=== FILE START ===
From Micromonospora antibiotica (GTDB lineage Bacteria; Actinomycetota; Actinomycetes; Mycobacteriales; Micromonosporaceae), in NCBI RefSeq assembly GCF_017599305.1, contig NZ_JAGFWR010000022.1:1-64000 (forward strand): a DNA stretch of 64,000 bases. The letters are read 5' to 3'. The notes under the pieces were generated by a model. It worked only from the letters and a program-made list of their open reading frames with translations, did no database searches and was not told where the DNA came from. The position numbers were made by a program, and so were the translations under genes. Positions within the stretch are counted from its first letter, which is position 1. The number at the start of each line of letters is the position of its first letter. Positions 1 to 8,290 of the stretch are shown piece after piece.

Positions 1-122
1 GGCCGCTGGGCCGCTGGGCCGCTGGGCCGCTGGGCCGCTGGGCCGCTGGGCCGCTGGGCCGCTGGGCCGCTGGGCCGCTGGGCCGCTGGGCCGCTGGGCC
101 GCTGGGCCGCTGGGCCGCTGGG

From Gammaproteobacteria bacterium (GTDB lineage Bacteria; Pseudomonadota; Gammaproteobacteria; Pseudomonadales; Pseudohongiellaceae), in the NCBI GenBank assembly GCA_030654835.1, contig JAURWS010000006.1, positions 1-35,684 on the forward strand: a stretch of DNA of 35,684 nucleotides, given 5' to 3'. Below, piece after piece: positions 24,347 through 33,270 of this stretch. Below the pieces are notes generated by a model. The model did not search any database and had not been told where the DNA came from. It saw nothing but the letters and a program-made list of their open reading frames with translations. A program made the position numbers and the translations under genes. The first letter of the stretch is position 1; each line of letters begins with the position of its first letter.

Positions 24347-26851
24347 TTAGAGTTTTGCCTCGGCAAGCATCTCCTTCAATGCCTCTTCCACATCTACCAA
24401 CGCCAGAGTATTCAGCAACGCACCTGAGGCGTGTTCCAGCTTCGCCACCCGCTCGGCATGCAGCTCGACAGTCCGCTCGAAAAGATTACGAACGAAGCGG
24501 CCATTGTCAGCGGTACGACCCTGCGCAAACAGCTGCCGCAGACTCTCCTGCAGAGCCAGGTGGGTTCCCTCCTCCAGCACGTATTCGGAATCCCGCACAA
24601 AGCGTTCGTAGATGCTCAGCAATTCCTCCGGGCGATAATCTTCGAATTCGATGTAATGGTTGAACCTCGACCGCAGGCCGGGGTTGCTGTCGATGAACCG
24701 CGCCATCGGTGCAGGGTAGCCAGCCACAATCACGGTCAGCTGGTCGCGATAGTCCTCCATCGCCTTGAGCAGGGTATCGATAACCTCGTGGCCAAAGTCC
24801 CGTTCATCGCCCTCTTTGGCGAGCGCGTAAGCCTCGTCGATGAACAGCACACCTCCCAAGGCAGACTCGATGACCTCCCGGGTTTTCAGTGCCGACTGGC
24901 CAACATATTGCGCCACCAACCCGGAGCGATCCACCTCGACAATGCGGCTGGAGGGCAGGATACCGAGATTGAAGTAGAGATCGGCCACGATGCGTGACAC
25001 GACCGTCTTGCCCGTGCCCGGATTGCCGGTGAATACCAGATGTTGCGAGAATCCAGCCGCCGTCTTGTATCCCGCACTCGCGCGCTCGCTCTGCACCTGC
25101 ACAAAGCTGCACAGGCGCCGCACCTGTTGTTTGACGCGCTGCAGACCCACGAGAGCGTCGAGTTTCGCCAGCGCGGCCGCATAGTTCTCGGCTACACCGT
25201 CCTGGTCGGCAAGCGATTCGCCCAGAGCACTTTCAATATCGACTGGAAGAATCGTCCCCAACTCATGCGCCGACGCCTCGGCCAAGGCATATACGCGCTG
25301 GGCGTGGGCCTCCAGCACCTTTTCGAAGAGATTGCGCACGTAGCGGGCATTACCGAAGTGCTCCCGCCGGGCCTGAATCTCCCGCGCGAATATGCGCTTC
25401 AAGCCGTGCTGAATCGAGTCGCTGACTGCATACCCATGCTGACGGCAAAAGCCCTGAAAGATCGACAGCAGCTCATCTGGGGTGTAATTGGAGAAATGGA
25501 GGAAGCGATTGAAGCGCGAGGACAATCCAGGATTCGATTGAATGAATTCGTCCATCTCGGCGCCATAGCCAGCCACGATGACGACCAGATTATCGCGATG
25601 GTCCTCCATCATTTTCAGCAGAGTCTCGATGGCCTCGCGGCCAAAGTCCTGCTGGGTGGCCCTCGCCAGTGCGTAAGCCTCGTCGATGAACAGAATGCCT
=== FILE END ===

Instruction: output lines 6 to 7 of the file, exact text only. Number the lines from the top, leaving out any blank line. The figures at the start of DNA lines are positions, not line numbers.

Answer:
Positions 24347-26851
24347 TTAGAGTTTTGCCTCGGCAAGCATCTCCTTCAATGCCTCTTCCACATCTACCAA